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COLLECTION Identifier: A/W625

Album of Helen Augusta Whittier, 1891


Album containing drawings, watercolors, photographs, and daily entries for a two-week stay by Helen Augusta Whittier and three female friends on Great Brewster Island off of Boston, Massachusetts.


  • Creation: 1891


Language of Materials

Materials in English.

Access Restrictions:

Access. Collection is open for research.

Conditions Governing Use

Copyright. The album created by Helen Augusta Whittier is in the public domain. Copyright in other papers in the collection may be held by their authors, or the authors' heirs or assigns.

Copying. Papers may be copied in accordance with the library's usual procedures.


1 folder

The collection consists of a 58 page volume entitled "Ye Log of Ye Square Partie at Ye Great Brewster in Ye Pleasant Month of July 1891." It contains drawings, watercolors, photographs, and daily entries for a two-week stay by four women on Great Brewster Island off of Boston, Massachusetts. Entries are in at least three hands and include menus, descriptions of their reading, and other daily activities. The participants are identified by nicknames. Helen Augusta Whittier was "Ye Veracious Scribe"; Helen Francis Ray French was "Ye Autocrat"; Sarah Elizabeth "Lizzie" Dean Adams was "Ye Gentle Aristocrat"; and Isabella Coburn was "Ye Artistic Acrobat." Coburn also painted the watercolors that illustrate the album.


The daughter of Moses and Lucinda (Blood) Whittier, Helen Augusta Whittier was born in Lowell, Massachusetts, where her father ran Whittier Mills. She attended Lowell High School and Lasell Seminary (in Auburndale, Massachusetts), and taught china painting at the Lowell Evening Drawing School. Whittier also served as president and treasurer of Whittier Mills for 15 years, taking over after brother's death in 1888. She was also a founder of a club of 15 friends known as XV, a group that pursued home-study courses under the guidance of Anna E. Ticknor. Whittier was active member of many organizations, including the Middlesex Women's Club of Lowell, the New England Women's Club, and the Massachusetts Federation of Women's Clubs. For further biographical information, see the Records of the New England Women's Club at the Schlesinger Library.

Helen Francis Ray French was daughter of a clothing manufacturer in Lowell, and later ran a lodging house with her husband, Josiah Bowers French. Sarah Elizabeth "Lizzie" Dean Adams was born in Providence, Rhode Island, in 1846 to Sarah (Bowers) and James Dean. She married Landon Adams in 1875. She was a founding member of two humanitarian clubs in New England. Isabella "Bella" Coburn was born in New Hampshire in 1847 to Hannah E. (Phillips) and Franklin Coburn. Coburn was a well-known painter who studied at the New England Conservatory of Music and the Massachusetts Normal Art School. She died of heart failure in 1895.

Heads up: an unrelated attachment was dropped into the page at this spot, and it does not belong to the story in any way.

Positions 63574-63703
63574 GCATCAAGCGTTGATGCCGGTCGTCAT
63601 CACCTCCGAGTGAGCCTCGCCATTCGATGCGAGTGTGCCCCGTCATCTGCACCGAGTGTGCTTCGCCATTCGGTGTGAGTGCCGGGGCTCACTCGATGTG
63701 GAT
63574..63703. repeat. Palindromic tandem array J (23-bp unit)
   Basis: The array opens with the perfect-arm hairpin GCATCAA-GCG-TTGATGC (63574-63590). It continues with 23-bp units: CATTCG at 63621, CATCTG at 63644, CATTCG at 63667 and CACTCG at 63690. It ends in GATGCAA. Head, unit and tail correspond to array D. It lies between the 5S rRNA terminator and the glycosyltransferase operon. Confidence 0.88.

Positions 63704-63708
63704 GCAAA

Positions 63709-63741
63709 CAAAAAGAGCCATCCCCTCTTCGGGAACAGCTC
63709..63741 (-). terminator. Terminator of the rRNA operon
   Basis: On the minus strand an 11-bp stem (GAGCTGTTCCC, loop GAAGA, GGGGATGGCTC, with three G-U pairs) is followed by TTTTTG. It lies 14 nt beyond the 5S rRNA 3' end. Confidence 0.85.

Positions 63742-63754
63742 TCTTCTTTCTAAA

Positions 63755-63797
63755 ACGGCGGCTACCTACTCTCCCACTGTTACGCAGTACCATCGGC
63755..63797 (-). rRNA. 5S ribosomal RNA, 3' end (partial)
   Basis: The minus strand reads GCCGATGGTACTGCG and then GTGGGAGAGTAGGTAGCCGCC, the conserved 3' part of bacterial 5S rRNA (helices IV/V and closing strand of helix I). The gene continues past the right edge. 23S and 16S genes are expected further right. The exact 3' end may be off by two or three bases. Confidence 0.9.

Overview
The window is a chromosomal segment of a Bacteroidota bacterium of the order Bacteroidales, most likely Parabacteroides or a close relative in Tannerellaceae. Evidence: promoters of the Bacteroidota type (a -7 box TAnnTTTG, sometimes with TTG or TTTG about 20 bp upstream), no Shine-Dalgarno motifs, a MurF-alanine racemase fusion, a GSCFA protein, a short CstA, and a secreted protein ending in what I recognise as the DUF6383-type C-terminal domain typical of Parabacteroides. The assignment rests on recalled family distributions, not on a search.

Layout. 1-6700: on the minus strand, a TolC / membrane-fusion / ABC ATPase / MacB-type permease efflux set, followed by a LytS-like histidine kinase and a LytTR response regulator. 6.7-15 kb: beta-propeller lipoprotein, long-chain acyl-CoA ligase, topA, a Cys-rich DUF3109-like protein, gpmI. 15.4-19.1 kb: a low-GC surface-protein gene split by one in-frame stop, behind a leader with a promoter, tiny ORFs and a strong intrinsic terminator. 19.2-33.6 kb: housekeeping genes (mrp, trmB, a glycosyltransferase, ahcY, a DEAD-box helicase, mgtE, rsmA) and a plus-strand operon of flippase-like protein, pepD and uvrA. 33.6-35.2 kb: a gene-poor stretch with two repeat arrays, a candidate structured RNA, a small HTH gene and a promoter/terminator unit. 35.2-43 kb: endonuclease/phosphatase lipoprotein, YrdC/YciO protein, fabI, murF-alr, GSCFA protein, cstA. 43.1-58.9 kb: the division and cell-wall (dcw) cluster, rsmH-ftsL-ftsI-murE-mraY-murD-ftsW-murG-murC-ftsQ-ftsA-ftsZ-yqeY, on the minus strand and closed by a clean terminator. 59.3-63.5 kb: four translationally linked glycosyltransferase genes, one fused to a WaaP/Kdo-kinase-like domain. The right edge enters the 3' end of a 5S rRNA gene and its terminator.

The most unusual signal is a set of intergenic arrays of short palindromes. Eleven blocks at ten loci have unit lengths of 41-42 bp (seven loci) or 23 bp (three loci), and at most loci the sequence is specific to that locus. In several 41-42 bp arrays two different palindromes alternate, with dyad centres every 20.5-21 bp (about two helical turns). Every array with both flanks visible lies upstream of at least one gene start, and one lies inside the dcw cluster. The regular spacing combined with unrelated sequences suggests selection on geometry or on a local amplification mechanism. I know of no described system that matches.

Immediate Source of Acquisition

Accession number: 99-M89

The album of Helen Augusta Whittier was acquired by the Schlesinger Library from Ten Pound Island Book Co. in 1999.

Processing Information

Processed: June 1999

By: Anne Engelhart

Updated and additional description added: March 2023

By: Paula Aloisio

The Schlesinger Library attempts to provide a basic level of preservation and access for all collections, and does more extensive processing of higher priority collections as time and resources permit.  Finding aids may be updated periodically to account for new acquisitions to the collection and/or revisions in arrangement and description.

Whittier, Helen Augusta, 1846-1925. Album of Helen Augusta Whittier, 1891: A Finding Aid
Arthur and Elizabeth Schlesinger Library on the History of Women in America
Language of description
Processing of this collection was made possible by gifts from the Pforzheimer Fund for the Schlesinger Library and Class of 1957 Schlesinger Library Fund.

Repository Details

Part of the Schlesinger Library, Radcliffe Institute Repository

The preeminent research library on the history of women in the United States, the Schlesinger Library documents women's lives from the past and present for the future. In addition to its traditional strengths in the history of feminisms, women’s health, and women’s activism, the Schlesinger collections document the intersectional workings of race and ethnicity, gender, sexuality, and class in American history.

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